"When I was here in December, this was full so you can see they've dug another pit over here," Warner says, pointing to a pit.
Rotting bio-waste is dumped in the hospital's backyard because as Warner and the hospital director showed CBS News chief foreign correspondent Lara Logan - the new waste incinerator donated by the U.S. government is completely useless. Even if the hospital had been trained how to run it, they can't afford the fuel.
"It's not used very often … at all," he said.
It was a gift from the American people.
"Isn't that nice?" Warner said.
Warner is a public health expert from San Diego who's taken it upon himself to do what no one else in Afghanistan seems to be doing - documenting the failures in reconstruction. He says the system can't be fixed unless those responsible first admit that it's broken.
But it's a hard sell, as Warner discovered when he tried to report his findings to officials at the Pentagon.
"I was brought aside and they told me, 'Don't tell that story.' I said 'Why not?' And they said 'Well, this is one of our success stories,'" he said.
A success story that quickly turned to disappointment for the hospital when they discovered that a septic truck donated by the U.S. with brand new tires and a new coat of paint wasn't new at all. In fact, it's at least 60 years old and starts up with a crank.
The hospital's plumbing system is new, and certified as complete by the U.S. agency which funded it. But it's a disaster. Blood poured out of an open drain when Logan was there.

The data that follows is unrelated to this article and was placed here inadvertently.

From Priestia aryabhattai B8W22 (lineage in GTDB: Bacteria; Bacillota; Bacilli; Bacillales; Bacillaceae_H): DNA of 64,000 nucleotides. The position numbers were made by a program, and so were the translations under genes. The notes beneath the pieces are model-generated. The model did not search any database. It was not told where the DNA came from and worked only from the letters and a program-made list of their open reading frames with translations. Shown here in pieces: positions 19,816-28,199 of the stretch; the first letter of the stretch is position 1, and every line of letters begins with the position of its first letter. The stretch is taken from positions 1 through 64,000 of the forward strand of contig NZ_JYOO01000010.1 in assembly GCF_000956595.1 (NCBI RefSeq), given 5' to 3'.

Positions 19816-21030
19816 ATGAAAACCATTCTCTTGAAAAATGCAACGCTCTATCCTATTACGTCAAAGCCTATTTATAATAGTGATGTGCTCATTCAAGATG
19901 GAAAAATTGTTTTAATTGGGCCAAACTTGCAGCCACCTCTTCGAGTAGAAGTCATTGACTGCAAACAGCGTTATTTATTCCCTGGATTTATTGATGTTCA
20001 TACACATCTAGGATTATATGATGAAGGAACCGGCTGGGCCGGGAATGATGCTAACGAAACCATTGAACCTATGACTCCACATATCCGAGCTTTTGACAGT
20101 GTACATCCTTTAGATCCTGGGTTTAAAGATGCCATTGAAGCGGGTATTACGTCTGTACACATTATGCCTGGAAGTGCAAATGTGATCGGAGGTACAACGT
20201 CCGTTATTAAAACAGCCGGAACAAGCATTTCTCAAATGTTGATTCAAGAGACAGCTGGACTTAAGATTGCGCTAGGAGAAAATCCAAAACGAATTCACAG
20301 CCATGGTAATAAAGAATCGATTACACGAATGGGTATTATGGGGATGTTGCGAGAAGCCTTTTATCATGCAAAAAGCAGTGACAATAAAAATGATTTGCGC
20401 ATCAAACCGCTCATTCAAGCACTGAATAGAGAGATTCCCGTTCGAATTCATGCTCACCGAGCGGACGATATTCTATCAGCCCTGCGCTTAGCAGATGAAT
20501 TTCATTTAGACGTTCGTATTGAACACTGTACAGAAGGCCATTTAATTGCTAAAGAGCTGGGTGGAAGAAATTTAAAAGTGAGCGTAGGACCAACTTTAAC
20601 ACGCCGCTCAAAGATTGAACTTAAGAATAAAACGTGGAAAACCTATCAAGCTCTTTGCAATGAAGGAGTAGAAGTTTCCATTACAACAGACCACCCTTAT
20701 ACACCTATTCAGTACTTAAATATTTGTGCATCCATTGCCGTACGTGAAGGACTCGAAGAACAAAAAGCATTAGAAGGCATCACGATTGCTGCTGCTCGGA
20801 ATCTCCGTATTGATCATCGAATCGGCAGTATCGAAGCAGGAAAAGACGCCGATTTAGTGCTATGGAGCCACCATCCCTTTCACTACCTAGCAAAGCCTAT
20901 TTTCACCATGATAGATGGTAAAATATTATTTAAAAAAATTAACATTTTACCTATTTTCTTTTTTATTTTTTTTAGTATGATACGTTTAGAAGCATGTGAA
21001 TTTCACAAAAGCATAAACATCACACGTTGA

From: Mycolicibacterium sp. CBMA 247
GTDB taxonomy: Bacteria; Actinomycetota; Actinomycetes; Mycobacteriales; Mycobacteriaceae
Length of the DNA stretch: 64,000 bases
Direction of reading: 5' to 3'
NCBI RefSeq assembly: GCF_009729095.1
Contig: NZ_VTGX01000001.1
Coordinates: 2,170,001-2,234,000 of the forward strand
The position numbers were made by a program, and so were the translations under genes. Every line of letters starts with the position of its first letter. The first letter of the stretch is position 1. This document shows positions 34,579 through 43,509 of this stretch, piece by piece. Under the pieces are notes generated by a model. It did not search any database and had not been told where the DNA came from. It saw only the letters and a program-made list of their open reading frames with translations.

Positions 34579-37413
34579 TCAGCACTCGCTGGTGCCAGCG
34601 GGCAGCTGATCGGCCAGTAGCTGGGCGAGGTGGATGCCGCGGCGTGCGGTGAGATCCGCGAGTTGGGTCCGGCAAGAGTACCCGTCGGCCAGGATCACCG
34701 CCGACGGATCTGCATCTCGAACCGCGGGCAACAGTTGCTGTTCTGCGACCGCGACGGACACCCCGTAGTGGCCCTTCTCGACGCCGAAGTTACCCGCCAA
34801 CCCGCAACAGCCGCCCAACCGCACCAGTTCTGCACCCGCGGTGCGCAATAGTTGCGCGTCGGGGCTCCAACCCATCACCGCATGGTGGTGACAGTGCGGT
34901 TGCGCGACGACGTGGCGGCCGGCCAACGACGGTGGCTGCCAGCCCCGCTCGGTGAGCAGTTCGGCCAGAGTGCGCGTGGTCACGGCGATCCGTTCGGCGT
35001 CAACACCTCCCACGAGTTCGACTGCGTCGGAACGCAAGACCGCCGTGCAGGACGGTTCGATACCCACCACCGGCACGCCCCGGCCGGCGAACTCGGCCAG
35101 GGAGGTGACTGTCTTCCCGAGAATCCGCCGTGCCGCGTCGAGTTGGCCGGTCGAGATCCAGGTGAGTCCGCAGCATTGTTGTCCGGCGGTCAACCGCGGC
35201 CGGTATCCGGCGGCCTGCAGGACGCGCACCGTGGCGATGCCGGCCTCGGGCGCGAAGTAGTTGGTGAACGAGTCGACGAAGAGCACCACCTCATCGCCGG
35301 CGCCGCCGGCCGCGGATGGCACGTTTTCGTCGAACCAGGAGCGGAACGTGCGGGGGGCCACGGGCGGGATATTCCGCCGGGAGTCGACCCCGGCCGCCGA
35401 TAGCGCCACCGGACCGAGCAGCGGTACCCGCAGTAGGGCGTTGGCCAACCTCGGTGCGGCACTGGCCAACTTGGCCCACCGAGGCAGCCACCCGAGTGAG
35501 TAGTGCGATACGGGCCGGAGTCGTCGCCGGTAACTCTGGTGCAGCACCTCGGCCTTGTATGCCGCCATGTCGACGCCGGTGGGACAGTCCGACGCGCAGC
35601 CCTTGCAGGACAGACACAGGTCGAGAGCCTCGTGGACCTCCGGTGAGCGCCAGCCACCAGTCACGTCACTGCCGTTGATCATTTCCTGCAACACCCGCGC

The open drains should have been covered - a fact Warner pointed out more than a year ago to those in charge of the project, but no one would take responsibility and finish the job. Warner says leaving it to the Afghans is unrealistic.
"They have no resources, and so every time we leave something 80 percent of the way, that more than overwhelms their capacity," he said.
It's inside the hospital that you really see how overwhelmed the hospital is. Surgical instruments are sterilized in a pressure cooker.
Babies are kept two or three to one bed. In the newborn intensive care unit, critically ill babies have to share oxygen - there's barely enough power to run two machines.
Newborns with jaundice also have to share fluorescent lights because of the limited power.
"This is what the people have," Warner said, referencing average Afghanis. "Yes, when you are talking about hearts and minds, these are the hearts."
Hearts that the United States is failing to win, Warner says, because the system is failing them.